"It's nice to meet you, Mrs. Scott." Sherry put her hand out to shake, feeling a little peculiar to be making someone's acquaintance while she was dressed for sleeping. This wasn't usually how it was done in Palm Beach. But it was interesting. Part of her adventure.

"Please, call me Clara." Mike's mother took Sherry's hand in a surprisingly strong grip and squeezed once, then used her grip to pull Sherry down into the chair beside hers. "So, what do you think of my handsome son?"

Sherry glanced at Mike, expecting some protest, but he just rolled his eyes and padded away on bare feet, sighing as he went.

"He is handsome," she agreed. "He's nice too. By the way, you make a terrific pot roast. He gave me some last night."

"Which I told you not to cook." He called from the open kitchen where he was clattering around.

"And what would you have given Sherry to eat if I hadn't?" Clara winked at Sherry and patted her hand.

Mike put his head through the open doorway. "Baloney sandwiches."

"See? Pot roast is much better."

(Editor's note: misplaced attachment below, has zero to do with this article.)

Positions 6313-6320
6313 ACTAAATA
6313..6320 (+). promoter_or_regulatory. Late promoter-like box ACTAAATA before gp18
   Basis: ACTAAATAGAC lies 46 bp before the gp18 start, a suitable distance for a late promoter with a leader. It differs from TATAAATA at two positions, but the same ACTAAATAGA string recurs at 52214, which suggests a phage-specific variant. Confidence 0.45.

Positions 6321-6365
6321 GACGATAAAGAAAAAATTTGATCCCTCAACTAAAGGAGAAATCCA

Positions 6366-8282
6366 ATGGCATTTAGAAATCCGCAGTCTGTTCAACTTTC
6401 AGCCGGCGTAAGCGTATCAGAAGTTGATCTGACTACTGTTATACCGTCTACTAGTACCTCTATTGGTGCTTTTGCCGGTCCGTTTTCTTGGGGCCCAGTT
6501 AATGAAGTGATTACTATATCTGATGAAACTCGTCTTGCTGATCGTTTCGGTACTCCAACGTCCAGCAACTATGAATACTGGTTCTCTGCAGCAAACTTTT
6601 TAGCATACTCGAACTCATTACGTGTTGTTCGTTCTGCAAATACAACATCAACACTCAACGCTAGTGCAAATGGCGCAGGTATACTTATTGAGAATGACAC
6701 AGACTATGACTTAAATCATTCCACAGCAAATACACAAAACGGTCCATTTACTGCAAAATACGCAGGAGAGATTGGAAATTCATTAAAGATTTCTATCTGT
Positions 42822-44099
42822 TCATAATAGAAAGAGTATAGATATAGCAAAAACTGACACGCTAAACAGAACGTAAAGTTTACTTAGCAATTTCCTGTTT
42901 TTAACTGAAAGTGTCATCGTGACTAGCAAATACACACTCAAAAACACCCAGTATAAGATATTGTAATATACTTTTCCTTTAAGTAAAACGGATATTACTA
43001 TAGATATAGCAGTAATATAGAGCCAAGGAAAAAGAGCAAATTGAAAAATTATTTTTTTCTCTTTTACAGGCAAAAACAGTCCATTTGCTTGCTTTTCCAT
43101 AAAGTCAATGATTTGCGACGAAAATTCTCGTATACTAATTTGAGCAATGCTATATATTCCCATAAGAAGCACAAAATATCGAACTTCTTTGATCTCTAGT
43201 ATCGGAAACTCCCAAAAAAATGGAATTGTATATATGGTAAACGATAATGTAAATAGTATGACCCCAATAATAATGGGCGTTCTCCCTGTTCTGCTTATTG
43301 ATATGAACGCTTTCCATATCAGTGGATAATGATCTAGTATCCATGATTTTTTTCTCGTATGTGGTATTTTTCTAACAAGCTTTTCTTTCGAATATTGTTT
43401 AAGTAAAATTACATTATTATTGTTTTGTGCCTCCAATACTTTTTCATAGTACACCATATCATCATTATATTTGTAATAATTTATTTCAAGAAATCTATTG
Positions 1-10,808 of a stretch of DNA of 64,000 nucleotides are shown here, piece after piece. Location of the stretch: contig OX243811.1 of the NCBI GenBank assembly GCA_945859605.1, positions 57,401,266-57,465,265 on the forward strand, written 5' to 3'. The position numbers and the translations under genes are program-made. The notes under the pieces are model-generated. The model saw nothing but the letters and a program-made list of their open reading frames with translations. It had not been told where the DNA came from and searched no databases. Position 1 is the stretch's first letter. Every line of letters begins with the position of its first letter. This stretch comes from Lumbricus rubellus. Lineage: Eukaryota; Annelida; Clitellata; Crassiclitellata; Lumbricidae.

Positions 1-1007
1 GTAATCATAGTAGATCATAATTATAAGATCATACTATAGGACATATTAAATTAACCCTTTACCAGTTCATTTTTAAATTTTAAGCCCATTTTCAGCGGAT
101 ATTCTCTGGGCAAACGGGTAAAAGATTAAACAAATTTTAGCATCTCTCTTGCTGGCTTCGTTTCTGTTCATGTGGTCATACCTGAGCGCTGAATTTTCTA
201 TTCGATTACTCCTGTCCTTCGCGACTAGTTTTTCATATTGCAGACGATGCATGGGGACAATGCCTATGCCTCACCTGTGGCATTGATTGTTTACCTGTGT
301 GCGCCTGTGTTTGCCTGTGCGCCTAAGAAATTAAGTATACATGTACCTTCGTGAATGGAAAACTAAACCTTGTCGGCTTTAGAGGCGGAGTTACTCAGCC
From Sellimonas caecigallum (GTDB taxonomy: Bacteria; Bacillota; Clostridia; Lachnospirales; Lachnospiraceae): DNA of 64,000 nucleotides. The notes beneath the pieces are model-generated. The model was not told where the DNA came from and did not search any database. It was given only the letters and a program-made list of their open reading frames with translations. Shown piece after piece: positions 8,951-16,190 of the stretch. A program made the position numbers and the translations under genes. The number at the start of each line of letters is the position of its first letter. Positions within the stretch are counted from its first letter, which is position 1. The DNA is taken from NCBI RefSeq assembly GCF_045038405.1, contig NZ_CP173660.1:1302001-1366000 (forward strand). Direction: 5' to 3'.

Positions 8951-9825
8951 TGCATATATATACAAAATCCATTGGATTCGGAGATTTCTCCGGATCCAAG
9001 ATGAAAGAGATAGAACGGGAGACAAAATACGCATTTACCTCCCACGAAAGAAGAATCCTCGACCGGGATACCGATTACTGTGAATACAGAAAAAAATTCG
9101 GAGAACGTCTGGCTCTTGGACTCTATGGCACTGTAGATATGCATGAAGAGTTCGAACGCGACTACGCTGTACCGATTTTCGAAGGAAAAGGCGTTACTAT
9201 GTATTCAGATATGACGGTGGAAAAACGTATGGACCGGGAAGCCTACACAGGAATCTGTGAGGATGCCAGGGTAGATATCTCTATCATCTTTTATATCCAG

He growled and vanished. Sherry tried to hide her laughter.

Clara didn't. "How did you two meet?"

"At La Jolie. He had to throw me out at closing."

"No, really. How did you meet?"

"I didn't throw you out," Mike said from the kitchen. "I just told you we were closing and suggested it was time to go home."

Sherry nodded, chuckling as Clara's eyes got big again.

"You mean, you really are a vagrant? I don't believe it. Not a sweet thing like you."

"Only temporarily." Sherry shrugged.

"Her father kicked her out of her house," Mike said. Ignoring Sherry's protests, he explained her situation in a few succinct sentences.

"Oh, you poor thing." Clara squeezed Sherry's hand tight. "Well, that settles it."

"What settles what?" Mike appeared in the doorway. "Anybody want breakfast?"